Just a thought. If your design does not allow for 360 degree rotation, then you don't really need a ring commutator. You just need a hollow shaft for the wires to run down. You could even run them outside like on an ordinary oscillator. I also have some ideas on how to reduce friction which is going to be important since it looks as though the head will be off balance toward the blade and cage putting some side loading on the bearings.
Cheers

Louis Luu
AFCA Member
 

Joined: Sat Oct 2nd, 2010
Location:  
Status: 
Offline
I've tried to compensate for friction by using two bearings...hopefully this will help. The motor is light enough...should not be a problem. I really want 360 rotation. I looked at the original 12 inch Lollipop...the back end was much heavier than the front. Thanks for the input William.

Louis Luu
AFCA Member
 

Joined: Sat Oct 2nd, 2010
Location:  
Status: 
Offline

Last edited on Tue Jan 19th, 2021 07:27 pm by Louis Luu

Louis Luu
AFCA Member
 

Joined: Sat Oct 2nd, 2010
Location:  
Status: 
Offline

Last edited on Tue Jan 19th, 2021 07:28 pm by Louis Luu

Louis Luu
AFCA Member
 

Joined: Sat Oct 2nd, 2010
Location:  
Status: 
Offline
OK...this brush holder will work and save a whole lot of time fabricating the phenolic.  Cross out the brush holder.  This will be mounted upside down on the bottom....next to the commutator.  Now just the column screw...McMaster has one I think...just needs a little modification.




Louis Luu
AFCA Member
 

Joined: Sat Oct 2nd, 2010
Location:  
Status: 
Offline
William...what is your idea on reducing the friction?  I like to hear.

William Dunlap wrote: Just a thought. If your design does not allow for 360 degree rotation, then you don't really need a ring commutator. You just need a hollow shaft for the wires to run down. You could even run them outside like on an ordinary oscillator. I also have some ideas on how to reduce friction which is going to be important since it looks as though the head will be off balance toward the blade and cage putting some side loading on the bearings.
Cheers

William Dunlap
AFCA Member


Joined: Fri Jan 31st, 2014
Location: Kula, Maui, Hawaii USA
Status: 
Offline
Louis,
The bearings are ball bearings which are meant to be used with a radial load. In the configuration you intend, the bearings will be in both radial and axial loads. Not uncommon...most bearings take loads from more than one direction, but it can add friction and slow things down.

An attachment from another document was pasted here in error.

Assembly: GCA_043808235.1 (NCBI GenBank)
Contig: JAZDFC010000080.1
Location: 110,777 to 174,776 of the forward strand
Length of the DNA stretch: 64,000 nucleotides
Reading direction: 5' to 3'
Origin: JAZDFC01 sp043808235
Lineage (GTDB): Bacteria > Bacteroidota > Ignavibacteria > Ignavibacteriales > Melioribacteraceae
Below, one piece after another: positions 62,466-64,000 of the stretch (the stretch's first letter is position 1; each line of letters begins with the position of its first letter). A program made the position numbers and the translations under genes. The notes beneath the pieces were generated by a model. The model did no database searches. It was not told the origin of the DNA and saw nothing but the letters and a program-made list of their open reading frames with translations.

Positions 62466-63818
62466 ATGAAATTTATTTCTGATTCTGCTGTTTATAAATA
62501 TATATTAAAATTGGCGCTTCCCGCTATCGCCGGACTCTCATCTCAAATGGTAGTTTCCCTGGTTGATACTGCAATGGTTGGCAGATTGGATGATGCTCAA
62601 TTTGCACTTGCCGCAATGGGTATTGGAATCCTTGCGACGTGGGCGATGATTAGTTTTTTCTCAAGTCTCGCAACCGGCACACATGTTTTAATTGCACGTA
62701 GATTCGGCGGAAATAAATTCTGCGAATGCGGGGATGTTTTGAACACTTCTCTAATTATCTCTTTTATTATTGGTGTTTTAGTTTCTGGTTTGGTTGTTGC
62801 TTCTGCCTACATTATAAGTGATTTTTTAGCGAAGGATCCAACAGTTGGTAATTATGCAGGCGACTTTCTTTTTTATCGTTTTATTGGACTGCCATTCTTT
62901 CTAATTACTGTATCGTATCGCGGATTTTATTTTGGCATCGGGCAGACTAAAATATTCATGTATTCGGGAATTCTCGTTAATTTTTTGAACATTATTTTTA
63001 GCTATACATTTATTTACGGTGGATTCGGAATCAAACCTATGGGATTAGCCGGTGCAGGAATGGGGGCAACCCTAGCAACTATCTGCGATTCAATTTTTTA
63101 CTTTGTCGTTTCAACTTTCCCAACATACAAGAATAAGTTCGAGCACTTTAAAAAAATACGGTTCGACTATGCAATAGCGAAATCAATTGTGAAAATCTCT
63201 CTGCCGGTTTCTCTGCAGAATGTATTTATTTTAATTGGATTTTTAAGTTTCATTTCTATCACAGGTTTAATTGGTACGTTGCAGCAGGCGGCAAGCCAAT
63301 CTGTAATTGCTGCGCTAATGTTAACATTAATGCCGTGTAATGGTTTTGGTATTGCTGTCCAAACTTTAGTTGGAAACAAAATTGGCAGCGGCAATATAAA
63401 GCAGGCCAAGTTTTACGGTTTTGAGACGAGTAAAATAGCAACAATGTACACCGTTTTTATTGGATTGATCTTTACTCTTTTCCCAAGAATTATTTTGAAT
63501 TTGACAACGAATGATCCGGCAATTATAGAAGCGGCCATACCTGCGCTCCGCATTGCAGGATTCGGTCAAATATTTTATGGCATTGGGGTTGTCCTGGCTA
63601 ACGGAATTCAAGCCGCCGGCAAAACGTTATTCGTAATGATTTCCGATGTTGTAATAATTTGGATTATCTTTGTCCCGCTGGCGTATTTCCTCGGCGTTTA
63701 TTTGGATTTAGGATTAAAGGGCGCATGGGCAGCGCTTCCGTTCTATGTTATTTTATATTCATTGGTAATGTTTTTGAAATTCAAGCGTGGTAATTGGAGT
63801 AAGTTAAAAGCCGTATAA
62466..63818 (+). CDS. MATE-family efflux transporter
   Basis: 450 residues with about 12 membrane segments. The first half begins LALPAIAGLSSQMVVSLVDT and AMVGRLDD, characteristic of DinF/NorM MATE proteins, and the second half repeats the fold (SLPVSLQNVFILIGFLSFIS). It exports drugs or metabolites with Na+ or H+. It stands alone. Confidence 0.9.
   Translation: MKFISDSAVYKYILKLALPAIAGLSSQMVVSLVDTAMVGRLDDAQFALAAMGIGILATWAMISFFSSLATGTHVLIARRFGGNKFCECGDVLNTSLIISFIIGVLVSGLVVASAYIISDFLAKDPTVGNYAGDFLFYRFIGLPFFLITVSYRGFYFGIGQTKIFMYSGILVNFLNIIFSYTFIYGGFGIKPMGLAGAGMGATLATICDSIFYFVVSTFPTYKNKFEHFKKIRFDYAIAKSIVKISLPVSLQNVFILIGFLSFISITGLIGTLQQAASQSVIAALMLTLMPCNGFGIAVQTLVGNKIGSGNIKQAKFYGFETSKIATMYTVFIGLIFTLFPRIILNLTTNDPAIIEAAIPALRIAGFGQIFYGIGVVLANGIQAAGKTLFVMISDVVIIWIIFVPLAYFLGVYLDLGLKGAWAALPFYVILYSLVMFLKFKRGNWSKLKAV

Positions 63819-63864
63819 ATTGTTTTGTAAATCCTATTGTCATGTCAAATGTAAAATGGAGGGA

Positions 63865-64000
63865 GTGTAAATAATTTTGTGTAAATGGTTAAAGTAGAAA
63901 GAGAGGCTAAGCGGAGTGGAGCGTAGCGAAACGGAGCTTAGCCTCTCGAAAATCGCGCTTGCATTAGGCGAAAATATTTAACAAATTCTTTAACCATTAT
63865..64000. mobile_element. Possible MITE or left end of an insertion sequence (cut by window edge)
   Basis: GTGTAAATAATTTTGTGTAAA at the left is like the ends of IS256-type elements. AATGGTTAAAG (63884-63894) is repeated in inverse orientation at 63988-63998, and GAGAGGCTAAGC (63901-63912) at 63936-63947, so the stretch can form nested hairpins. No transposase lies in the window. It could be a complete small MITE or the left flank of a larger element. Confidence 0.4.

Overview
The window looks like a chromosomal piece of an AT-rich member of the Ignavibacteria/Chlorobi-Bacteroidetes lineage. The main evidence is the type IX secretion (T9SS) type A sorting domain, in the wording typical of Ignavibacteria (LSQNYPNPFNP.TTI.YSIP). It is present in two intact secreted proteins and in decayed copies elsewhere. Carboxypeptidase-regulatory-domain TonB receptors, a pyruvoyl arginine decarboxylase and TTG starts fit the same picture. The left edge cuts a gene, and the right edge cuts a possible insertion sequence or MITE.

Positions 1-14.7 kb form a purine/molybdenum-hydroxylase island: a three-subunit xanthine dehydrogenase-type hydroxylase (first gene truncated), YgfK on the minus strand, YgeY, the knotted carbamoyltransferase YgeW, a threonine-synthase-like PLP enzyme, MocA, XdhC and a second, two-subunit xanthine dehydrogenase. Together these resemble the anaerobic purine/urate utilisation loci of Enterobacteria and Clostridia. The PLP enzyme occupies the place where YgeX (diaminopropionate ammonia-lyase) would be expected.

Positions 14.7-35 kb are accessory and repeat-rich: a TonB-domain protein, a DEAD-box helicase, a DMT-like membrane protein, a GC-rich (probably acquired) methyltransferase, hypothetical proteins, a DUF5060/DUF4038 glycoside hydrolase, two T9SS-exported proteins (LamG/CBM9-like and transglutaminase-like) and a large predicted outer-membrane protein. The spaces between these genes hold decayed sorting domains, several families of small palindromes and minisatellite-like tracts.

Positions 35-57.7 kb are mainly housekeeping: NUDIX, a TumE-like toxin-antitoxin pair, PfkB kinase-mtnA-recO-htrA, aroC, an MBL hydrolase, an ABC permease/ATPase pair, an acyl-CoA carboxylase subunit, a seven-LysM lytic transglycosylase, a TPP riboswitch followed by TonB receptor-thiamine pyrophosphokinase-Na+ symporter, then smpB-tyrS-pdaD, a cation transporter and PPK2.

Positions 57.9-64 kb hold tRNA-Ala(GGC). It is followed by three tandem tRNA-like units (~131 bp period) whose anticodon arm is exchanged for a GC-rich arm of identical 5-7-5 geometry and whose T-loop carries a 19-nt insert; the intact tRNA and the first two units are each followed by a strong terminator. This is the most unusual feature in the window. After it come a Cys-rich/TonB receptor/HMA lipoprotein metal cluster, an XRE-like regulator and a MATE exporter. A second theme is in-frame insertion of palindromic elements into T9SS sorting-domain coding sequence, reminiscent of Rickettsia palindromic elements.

The end of the shaft can be supported by a radial bearing, and the upper side can be supported by the ball and race type you're using. So the weight of the motor assembly is supported by the thrust bearing, relieving the axial load from the ball and race.
In recent projects requiring very low friction, I experimented with various combinations of bearings until I found the right set up. 
Instead of a thrust bearing for the bottom, you could also use just a single ball bearing perfectly centered to take the weight off the upper bearing.
All this might be unnecessary ....just something to think about if you find you can't get it to work the way you want.
I know I struggled with the table vane oscillator until I found the right bearing to use. Still the thing won't work right unless it is perfectly level and the fan is perfectly balanced on the table.
Also, if you have this thing rotating 360 degrees, being off balance may cause it to tip over if it goes too fast. I think it was Kim Frank that made one and he ended up attaching a counter weight to the back so it could rotate properly.
All good fun at the end of the day. 
Cheers,
Bill

Louis Luu
AFCA Member
 

Joined: Sat Oct 2nd, 2010
Location:  
Status: 
Offline
Thanks William...I will look into the bearing types. Hopefully, Amazon has them readily available.
I will add some feet to the base and make sure it is solid and heavy around the base.  A new switch with half wave diode will be fabricated to tame the speed of the fan.


Last edited on Tue Jan 19th, 2021 06:39 am by Louis Luu

Louis Luu
AFCA Member
 

Joined: Sat Oct 2nd, 2010
Location:  
Status: 
Offline
Found it...Amazon carries both types of bearing. I think ultimately a phenolic brush will need to be fabricated. I do plan on cutting a square window in the base of the column...just like the lollipop where brush is mounted. Now to convince someone to make a customize badge to cover the window with a flag emblem...I like the R&M flag emblem. I'm thinking of making one and casting it for the window. This will indeed be almost the same as the 12 inch Lollipop/Vane all casted in Bronze. The commuter brush should arrive in about a month...then I order the bearings from Amazon. This will give me time to plug some holes...prime...sand...and YES...work on the Kidney gearbox and get it done.

Louis Luu
AFCA Member
 

Joined: Sat Oct 2nd, 2010
Location:  
Status: 
Offline
Mini lollipop hub...modeled after the 12 inch.




Louis Luu
AFCA Member
 

Joined: Sat Oct 2nd, 2010
Location:  
Status: 
Offline
Remove midsection to make room for the ring commutator and rotor shaft.  The midsection will be enlarge to align with the top out diameter of the motor.





Louis Luu
AFCA Member